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Standard

Cloths, Cleaning, for Aircraft Primary and Secondary Structural Surfaces

1987-07-01
HISTORICAL
AMS3819
This specification covers both woven and nonwoven absorbent materials supplied in the form of cloths. Primarily for use in cleaning smooth or textured, metallic and nonmetallic surfaces preparatory to processing operations which are sensitive to residual surface contamination. Cloths are not intended for use on transparencies. Cloths covered by this specification are classified as follows: Type 1 - Virgin cloth, composed of 100% cotton fibers; Type 2 - Virgin cloth, composed of 100% synthetic or blended synthetic/natural fibers; Grade A - for use in cleaning operations where residual surface contamination levels are exceptionally critical; and Grade B - for use in cleaning operations where low residual surface contamination levels are required. Grade A cloths may be substituted for Grade B at any time for processing operations. Unless a specific type of cloth is specified by purchaser, either type may be supplied.purchaser, either type may be supplied.
Standard

Fluid, Jet Reference

2014-01-10
HISTORICAL
AMS2629D
This specification covers a mixture of liquid hydrocarbons and soluble additives.
Standard

Fluid, Jet Reference

2013-05-29
HISTORICAL
AMS2629C
This specification covers a mixture of liquid hydrocarbons and soluble additives.
Standard

Fluid, Jet Reference

2017-02-08
CURRENT
AMS2629E
This specification covers a mixture of liquid hydrocarbons and soluble additives.
Standard

JET REFERENCE FLUID STUDY FOR FUEL TANK SEALANTS

1991-04-01
HISTORICAL
AIR4275
Standard reference fluids, or test fluids, have long been used to evaluate the effects of hydrocarbon fuels on various materials, such as integral fuel tank sealants. Standard fluids are required because hydrocarbon fuels, such as JP-4, vary widely in composition depending on crude source, refining techniques, and other factors. To ensure reliable and reproducible results when determining the fuel resistance of materials, reference fluids of known composition, using worst case fuel compositions, are used. The current Jet Reference Fluid (JRF) called out in military sealant specifications was developed in the mid-1950s specifically as a JP-4 type test fluid formulation to be used for the accelerated laboratory testing of integral fuel tank sealants. In August 1978, chalking of the polysulfide sealant in integral fuel tanks of some new aircraft at Edwards Air Force Base in California was discovered after only 1 year of service.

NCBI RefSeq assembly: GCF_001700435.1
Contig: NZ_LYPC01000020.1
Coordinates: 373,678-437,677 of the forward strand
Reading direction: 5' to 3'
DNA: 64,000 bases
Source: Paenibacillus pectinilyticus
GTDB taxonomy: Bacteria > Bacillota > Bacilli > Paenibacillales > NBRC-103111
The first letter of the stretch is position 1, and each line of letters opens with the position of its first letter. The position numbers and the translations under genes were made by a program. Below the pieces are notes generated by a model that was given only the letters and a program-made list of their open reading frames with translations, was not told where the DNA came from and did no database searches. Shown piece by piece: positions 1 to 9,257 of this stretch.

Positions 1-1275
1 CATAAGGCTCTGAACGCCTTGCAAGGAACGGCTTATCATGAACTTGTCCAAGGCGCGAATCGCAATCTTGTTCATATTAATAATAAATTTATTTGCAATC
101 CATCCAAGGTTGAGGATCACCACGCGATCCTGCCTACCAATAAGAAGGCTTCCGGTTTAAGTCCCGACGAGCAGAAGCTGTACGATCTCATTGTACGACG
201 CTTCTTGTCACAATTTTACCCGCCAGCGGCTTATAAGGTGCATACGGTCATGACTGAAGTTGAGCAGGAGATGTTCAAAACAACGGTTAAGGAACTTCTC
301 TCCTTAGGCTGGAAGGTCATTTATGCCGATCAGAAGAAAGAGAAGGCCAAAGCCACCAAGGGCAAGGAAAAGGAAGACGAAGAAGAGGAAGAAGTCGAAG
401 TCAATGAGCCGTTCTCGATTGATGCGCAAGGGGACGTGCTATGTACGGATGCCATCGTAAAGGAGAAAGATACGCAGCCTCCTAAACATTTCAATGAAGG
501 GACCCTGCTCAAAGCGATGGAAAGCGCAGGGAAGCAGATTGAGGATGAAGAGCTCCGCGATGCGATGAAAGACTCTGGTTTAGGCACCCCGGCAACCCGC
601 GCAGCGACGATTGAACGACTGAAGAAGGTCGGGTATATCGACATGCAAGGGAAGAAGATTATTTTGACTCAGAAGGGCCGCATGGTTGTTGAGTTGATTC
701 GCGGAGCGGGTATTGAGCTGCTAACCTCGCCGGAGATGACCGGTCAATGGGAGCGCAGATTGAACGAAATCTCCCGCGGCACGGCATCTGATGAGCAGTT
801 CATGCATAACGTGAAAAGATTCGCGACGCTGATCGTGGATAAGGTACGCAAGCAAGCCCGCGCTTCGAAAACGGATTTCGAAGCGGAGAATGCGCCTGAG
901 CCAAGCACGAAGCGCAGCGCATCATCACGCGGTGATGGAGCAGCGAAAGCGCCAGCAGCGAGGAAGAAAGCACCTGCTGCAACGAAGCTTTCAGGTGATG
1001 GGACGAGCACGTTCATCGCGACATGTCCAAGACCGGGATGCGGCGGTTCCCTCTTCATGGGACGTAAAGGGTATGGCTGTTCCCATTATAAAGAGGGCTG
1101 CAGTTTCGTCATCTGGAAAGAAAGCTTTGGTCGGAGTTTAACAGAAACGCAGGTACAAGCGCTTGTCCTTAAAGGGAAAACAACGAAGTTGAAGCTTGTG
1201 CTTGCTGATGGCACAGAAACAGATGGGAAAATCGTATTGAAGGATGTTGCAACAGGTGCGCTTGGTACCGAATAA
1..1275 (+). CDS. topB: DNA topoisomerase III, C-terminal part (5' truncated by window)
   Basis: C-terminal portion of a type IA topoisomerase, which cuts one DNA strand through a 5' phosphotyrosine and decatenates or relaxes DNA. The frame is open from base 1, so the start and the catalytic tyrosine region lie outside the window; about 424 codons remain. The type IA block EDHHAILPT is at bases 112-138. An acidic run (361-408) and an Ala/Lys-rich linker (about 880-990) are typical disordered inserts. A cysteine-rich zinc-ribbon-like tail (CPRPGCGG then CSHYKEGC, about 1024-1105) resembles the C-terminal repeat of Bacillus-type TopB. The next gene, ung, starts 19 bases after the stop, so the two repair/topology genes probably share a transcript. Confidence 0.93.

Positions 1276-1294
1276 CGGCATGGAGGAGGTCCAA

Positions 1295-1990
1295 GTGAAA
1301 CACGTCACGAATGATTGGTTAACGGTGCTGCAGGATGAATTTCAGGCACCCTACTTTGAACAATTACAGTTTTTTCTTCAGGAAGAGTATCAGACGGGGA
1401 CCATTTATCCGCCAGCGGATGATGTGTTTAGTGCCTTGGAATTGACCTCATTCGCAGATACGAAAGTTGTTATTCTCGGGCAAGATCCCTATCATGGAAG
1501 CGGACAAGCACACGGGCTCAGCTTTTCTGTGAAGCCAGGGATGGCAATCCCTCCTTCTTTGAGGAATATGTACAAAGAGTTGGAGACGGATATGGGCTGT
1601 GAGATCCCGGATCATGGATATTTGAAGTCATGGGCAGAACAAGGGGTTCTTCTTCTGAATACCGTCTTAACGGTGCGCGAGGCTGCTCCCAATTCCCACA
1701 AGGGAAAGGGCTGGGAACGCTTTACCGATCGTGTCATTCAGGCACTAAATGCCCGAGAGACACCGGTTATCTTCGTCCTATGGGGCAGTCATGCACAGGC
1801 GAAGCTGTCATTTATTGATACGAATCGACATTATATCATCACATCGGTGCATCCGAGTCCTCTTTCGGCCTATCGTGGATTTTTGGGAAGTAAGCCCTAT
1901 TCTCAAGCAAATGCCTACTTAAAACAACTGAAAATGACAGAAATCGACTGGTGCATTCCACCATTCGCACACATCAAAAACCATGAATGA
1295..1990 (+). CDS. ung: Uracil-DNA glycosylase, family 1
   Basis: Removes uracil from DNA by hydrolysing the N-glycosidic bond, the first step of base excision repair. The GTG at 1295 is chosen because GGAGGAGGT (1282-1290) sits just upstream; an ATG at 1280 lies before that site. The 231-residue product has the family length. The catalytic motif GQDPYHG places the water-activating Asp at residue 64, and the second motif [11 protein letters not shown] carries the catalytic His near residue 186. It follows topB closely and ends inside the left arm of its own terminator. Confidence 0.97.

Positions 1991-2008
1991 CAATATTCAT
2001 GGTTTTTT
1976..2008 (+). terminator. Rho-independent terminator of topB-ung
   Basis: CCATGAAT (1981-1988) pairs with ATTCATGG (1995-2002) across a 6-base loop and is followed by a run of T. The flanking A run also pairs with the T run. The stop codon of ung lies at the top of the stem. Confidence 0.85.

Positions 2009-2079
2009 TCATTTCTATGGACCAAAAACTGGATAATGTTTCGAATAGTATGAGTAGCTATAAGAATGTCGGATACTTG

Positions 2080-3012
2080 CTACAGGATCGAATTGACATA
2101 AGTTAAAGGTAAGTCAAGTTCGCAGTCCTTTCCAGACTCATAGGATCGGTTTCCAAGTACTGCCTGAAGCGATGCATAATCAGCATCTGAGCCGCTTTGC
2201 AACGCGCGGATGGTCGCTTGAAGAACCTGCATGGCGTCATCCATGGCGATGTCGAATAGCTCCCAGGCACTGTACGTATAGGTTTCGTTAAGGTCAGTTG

Standard

Jet Reference Fluid Study for Fuel Tank Sealants

2018-05-29
WIP
AIR4275B
Standard reference fluids, or test fluids, have long been used to evaluate the effects of hydrocarbon fuels on various materials, such as integral fuel tank sealants. Standard fluids are required because hydrocarbon fuels, such as JP-4, vary widely in composition depending on crude source, refining techniques, and other factors. To ensure reliable and reproducible results when determining the fuel resistance of materials, reference fluids of known composition, using worst case fuel compositions, are used. The current Jet Reference Fluid (JRF) called out in military sealant specifications was developed in the mid-1950s specifically as a JP-4 type test fluid formulation to be used for the accelerated laboratory testing of integral fuel tank sealants. In August 1978, chalking of the polysulfide sealant in integral fuel tanks of some new aircraft at Edwards Air Force Base in California was discovered after only 1 year of service.
Standard

Jet Reference Fluid Study for Fuel Tank Sealants

2012-01-17
CURRENT
AIR4275A
Standard reference fluids, or test fluids, have long been used to evaluate the effects of hydrocarbon fuels on various materials, such as integral fuel tank sealants. Standard fluids are required because hydrocarbon fuels, such as JP-4, vary widely in composition depending on crude source, refining techniques, and other factors. To ensure reliable and reproducible results when determining the fuel resistance of materials, reference fluids of known composition, using worst case fuel compositions, are used. The current Jet Reference Fluid (JRF) called out in military sealant specifications was developed in the mid-1950s specifically as a JP-4 type test fluid formulation to be used for the accelerated laboratory testing of integral fuel tank sealants. In August 1978, chalking of the polysulfide sealant in integral fuel tanks of some new aircraft at Edwards Air Force Base in California was discovered after only 1 year of service.
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